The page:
It was going to use A.I. to understand the desires of its customers. And they would have the trucks drive through the neighborhoods at exactly the right time to deliver exactly the right pizza made by that great little robot sitting in the back of the truck.

    And, ultimately, I said, has anybody tasted the pizza? And we ordered a pizza. And it was the worst pizza I had ever had.

  • Paul Solman:

    Komisar argued against backing Zume. But the Japanese-Saudi giant investment fund SoftBank plunked down nearly $400 million. The business went bust in just over a year.

    But, look, says Komisar, taking a flyer on wild ideas sometimes pays off.

  • Randy Komisar:

    Hundreds of millions of dollars gets poured into failures all the time. And on the other side, there are always these extraordinary phenomena that come out of nowhere.

  • Paul Solman:

    So, back to the basic question one last time: Is there any hope for these firms?

  • Vitaliy Katsenelson:

    These companies have to consolidate.

  • Paul Solman:

    Whittle the industry to a single player or two, says investor Vitaliy Katsenelson, which is presumably why Grubhub sold itself to the Dutch food delivery company Just Eat Takeaway two weeks ago.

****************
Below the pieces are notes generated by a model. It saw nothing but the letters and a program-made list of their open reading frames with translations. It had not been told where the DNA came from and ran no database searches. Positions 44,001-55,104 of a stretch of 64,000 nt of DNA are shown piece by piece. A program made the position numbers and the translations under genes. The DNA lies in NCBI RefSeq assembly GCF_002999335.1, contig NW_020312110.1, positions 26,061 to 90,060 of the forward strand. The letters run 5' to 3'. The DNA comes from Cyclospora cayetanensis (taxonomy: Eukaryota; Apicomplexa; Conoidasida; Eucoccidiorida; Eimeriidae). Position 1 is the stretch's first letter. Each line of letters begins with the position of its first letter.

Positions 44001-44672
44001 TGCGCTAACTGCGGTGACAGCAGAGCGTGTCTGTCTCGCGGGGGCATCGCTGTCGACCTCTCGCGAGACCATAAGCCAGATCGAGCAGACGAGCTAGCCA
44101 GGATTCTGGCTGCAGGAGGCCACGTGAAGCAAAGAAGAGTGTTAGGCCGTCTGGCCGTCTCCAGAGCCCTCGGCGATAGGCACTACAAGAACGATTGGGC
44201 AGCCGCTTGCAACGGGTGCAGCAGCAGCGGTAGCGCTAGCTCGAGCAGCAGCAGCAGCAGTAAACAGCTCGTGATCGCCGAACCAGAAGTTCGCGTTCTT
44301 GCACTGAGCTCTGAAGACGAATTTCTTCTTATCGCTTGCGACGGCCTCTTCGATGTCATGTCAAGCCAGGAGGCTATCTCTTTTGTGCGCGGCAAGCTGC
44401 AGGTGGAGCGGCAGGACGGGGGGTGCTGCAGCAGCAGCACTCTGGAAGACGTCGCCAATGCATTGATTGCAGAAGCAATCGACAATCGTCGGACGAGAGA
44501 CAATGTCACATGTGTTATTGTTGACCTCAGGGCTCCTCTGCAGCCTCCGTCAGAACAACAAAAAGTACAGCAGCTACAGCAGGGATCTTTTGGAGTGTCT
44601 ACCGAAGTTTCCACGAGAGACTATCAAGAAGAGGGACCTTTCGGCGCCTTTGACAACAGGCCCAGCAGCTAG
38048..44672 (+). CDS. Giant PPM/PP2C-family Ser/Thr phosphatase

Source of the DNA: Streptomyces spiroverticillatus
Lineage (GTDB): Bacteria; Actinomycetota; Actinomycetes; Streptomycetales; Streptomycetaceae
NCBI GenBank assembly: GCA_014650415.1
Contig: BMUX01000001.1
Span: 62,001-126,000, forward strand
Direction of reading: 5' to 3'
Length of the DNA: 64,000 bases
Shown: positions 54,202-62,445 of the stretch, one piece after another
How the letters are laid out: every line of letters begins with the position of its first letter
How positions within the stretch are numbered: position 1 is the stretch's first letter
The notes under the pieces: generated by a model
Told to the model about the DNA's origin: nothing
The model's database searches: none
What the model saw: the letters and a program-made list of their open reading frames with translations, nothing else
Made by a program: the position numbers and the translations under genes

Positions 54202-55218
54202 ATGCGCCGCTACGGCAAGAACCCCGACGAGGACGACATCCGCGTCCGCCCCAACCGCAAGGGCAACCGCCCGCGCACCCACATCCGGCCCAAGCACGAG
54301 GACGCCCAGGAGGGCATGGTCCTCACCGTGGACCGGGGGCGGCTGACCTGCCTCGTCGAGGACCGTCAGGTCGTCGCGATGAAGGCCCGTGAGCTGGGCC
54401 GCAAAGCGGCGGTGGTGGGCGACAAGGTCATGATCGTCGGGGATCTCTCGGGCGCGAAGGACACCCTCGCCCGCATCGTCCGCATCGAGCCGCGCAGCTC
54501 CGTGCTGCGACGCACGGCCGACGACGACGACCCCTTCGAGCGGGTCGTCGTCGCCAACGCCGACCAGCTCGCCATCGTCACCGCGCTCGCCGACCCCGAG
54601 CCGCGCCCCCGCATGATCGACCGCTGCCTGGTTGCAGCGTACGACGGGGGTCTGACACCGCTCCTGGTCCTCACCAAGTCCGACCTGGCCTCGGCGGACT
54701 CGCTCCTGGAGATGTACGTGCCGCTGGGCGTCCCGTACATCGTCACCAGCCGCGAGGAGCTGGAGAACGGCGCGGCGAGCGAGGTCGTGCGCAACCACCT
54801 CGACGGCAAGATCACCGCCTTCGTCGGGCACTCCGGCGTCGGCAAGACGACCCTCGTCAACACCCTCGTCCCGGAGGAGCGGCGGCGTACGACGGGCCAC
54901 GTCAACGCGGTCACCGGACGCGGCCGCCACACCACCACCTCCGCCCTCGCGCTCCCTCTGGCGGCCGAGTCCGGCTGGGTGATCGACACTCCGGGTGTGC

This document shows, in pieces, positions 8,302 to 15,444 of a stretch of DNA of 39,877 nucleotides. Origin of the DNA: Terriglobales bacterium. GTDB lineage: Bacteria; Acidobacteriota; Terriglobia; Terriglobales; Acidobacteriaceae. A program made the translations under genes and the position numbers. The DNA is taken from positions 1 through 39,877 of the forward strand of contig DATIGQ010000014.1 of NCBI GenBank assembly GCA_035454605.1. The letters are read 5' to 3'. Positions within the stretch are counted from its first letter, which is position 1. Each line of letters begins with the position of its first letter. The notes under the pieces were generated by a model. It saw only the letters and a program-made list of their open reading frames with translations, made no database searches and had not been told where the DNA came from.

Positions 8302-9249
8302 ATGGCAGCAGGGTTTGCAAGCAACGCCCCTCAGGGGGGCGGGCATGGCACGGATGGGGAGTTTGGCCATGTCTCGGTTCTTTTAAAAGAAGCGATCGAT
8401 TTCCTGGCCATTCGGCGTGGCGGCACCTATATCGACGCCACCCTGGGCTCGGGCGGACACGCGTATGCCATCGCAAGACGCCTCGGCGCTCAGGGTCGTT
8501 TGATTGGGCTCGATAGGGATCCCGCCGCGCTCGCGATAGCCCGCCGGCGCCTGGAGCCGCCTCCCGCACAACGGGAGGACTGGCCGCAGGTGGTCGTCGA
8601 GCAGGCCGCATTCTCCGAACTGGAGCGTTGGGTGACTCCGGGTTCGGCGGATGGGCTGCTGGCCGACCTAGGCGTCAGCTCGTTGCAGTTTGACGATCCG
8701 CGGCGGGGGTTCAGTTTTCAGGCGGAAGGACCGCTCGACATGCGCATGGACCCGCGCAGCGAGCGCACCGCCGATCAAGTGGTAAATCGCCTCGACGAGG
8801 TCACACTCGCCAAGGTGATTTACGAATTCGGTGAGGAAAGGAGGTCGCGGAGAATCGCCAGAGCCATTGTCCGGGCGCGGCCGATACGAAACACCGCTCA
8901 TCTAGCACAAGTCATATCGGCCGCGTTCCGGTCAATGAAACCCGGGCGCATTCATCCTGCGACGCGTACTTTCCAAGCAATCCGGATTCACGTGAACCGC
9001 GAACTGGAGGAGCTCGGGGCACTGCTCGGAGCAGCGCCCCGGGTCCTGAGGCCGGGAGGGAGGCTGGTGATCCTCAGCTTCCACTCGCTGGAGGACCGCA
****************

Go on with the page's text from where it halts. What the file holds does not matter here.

And as for the remaining players, they're offering ever-steeper discounts to lure customers and run the weaker firms off the track. But even if there wind up being a winner or two, says investor Katsenelson:

  • Vitaliy Katsenelson:

    They will only make money if one driver picks up orders from one restaurant and delivers them to different customers at once.

  • Paul Solman:

    But FedEx or Amazon drivers deliver to well over 100 customers a day. Who can deliver that many meals, though, relying on underpaid drivers, and on restaurants so unhappy with the commissions that some cities have put temporary ceilings on what the apps can charge during the pandemic, ceilings that make the business even more unprofitable?

    Small wonder the industry opposes them.

  • Max Rettig:

    Ultimately, even though these policies might be well-intentioned, that ends up hurting the very people that these policies are intending to help.

  • Paul Solman:

    Max Rettig speaks for DoorDash.

  • Max Rettig:

    When prices go up, that means there are going to be fewer orders into the system. And when there are fewer orders in this system, restaurants are earning less.

  • Paul Solman:

    And, finally, should the caps become permanent, says Janelle Sallenave of Uber Eats:

  • Janelle Sallenave:

    It would be a fundamental rethink of the entire business model.

  • Paul Solman:

    A business model that, at the moment, seems kind of shaky as it is.

    Paul Solman for the "PBS NewsHour."